Tuesday, 12 May 2009

Stylist Stuff - Apr 17 2009

An Interview with Emma Griffiths of the label e.g...

Posted by Rebekah Roy on April 17th, 2009


Emma Griffiths_Dress An Interview with Emma Griffiths of the label e.g.Recently I have been searching for tailored garments with an edge. I’ve been looking at new designers like Hemyca andJasper Garvida who do sharp wearable tailoring. I like clothes with an attitude.

I recently came across the label e.g.  launched by Emma Grifiths, a Westminster University graduate, and Jeanpierre Kalebic (an ex-estate agent). They’re based in East London.

I’m always interested in new designers - they are never really all that new and have usually been sewing and designing most of their lives before setting up their own label. When I first looked at the colIection I loved e.g.’s  blue dress. It’s very strong and you could imagine using it in a shoot. I also liked that they used a model of colour. (It shouldn’t be noteworthy and maybe it shouldn’t matter but it does.)

Could you tell me your fashion background? 
EG - I studied at Westminster University, where I was taught by Zowie Broach (founder of Boudicca) and I worked with Alexander McQueen. Following that I opened a small boutique in Clerkenwell, where I designed and made clothes for the stylish local ladies. My partner and I then set up e.g… at the beginning of this year.

Did your mum or grandmother sew? 
EG - Yes, both. A lot of my clothes were made for me when growing up, which was nice because it gave me an understanding of where clothes came from. Nowadays kids don’t really have any inkling that their clothes are actually made by someone; ask them where a potato comes from and they will more than likely say Tescos.

What inspired your collection?
EG - I wanted to question woman’s place in a male dominated world and hopefully instill confidence in our clients. The cardinal skirts and tops for instance, I’ve taken aspects of the Roman Catholic Church, a male hegemony, and used them to make strong, confident ladies’ clothes. There are aspects of the 80s in there too, big shoulders, defined shapes all help the wearer to feel bigger and stronger than perhaps they are, like a suit of armour.

How many pieces are in the collection?
EG - We have about 30 at the moment but we intend adding 1 or 2 garments a week over the next few months to keep it fresh..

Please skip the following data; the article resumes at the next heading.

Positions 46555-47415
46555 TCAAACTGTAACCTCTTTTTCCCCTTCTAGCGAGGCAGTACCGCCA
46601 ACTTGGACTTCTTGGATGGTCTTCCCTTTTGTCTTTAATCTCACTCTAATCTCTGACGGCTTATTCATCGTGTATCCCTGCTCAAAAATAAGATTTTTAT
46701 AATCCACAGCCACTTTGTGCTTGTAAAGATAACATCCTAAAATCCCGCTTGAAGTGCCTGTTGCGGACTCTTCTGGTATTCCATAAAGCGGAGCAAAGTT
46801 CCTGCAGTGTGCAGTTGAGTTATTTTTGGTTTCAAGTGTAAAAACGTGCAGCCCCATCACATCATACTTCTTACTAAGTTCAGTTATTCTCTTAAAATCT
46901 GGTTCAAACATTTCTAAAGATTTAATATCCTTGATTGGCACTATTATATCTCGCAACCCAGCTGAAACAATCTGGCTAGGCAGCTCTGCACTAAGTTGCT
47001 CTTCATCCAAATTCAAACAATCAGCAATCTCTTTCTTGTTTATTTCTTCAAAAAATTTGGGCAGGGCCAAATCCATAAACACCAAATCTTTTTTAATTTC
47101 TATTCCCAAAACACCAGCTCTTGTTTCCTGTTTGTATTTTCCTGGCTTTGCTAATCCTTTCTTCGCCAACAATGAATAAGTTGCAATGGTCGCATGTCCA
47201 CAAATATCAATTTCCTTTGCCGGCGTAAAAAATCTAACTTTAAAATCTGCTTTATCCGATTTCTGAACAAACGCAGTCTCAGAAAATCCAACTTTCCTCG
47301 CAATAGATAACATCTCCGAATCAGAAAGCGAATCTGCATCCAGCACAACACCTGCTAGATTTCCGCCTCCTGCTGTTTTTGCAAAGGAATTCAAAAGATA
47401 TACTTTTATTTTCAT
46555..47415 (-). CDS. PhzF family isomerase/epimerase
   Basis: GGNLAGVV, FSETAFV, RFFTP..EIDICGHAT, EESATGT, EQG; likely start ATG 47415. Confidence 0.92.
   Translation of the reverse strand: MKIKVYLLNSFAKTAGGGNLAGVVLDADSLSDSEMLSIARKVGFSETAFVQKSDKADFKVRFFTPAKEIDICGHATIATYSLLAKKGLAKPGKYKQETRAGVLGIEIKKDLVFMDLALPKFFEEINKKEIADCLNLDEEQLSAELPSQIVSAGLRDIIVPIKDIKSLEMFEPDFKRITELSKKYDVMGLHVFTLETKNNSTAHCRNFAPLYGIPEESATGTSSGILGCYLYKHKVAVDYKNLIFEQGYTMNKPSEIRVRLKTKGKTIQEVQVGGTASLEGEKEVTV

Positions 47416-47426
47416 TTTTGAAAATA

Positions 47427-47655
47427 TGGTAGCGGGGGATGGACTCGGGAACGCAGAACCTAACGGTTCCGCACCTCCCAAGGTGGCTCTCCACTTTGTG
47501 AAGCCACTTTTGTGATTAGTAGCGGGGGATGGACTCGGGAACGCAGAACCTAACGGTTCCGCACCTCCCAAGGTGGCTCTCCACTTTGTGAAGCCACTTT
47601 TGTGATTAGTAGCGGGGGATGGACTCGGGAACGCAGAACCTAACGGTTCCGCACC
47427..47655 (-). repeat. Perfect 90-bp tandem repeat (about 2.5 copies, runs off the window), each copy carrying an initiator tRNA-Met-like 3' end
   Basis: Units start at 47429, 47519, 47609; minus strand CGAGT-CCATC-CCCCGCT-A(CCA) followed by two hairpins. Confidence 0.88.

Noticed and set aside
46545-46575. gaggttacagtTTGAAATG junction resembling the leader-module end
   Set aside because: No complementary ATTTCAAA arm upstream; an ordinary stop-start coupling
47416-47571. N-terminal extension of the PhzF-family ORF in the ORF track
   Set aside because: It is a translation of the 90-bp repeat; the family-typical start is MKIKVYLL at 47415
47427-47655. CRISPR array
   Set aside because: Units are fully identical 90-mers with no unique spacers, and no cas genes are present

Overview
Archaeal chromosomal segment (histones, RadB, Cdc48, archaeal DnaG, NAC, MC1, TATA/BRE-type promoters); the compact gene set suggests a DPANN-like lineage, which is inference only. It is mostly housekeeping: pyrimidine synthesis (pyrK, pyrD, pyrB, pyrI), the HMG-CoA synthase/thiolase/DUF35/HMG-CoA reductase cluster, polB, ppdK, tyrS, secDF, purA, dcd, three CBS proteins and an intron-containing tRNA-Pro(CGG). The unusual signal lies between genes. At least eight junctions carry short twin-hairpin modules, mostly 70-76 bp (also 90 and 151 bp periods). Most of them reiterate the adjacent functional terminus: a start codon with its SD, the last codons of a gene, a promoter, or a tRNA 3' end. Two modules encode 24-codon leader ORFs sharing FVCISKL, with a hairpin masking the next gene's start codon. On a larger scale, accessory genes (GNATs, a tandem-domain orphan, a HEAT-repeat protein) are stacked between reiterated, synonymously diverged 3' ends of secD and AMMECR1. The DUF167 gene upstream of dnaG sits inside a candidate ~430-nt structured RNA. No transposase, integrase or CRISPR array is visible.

What piece/garment most represents your collection? 
EG - I will have to say the ribbon jacket. (It’s the jacket in the image below.) It is the strongest, piece and really stands out as something special.

Emma Griffiths_Ribbon Jacket An Interview with Emma Griffiths of the label e.g.

What advice would you have for someone starting an on-line business? 
EG - The website has to look perfect. It doesn’t necessarily have to be expensive, our site for instance is quite basic in terms of functionality, but it looks good. No spelling or grammatical errors, clean and easy to navigate, informative. Then get out there and tell people about it, get in touch with everyone you know and tell them to tell their friends, get in touch with as many relevant blogs and online magazines, and of course try and get some editorial in newspapers and magazines.

What is the most important thing you wanted to achieve when designing your site? 
EG - It had to look clean, crisp and structured, like our clothes.

What has been the most challenging aspect of starting a new business? 
EG - The hardest part is the set up, money goes out at an alarming rate but nothing comes back in, its quite scary!

Emma Griffiths_LookBook2(1) An Interview with Emma Griffiths of the label e.g.

Will you be doing a show at London Fashion Week Sept 09? 
EG - Not Sure yet, we are looking at the possibility of getting some funding.

Emma Griffiths_LookBook1 An Interview with Emma Griffiths of the label e.g.

Tea or Coffee? 
EG - 2 cups of tea when I wake up, a cup of coffee following that, followed by another cup of coffee and then generally tea for the rest of the day (it has to be Yorkshire tea).

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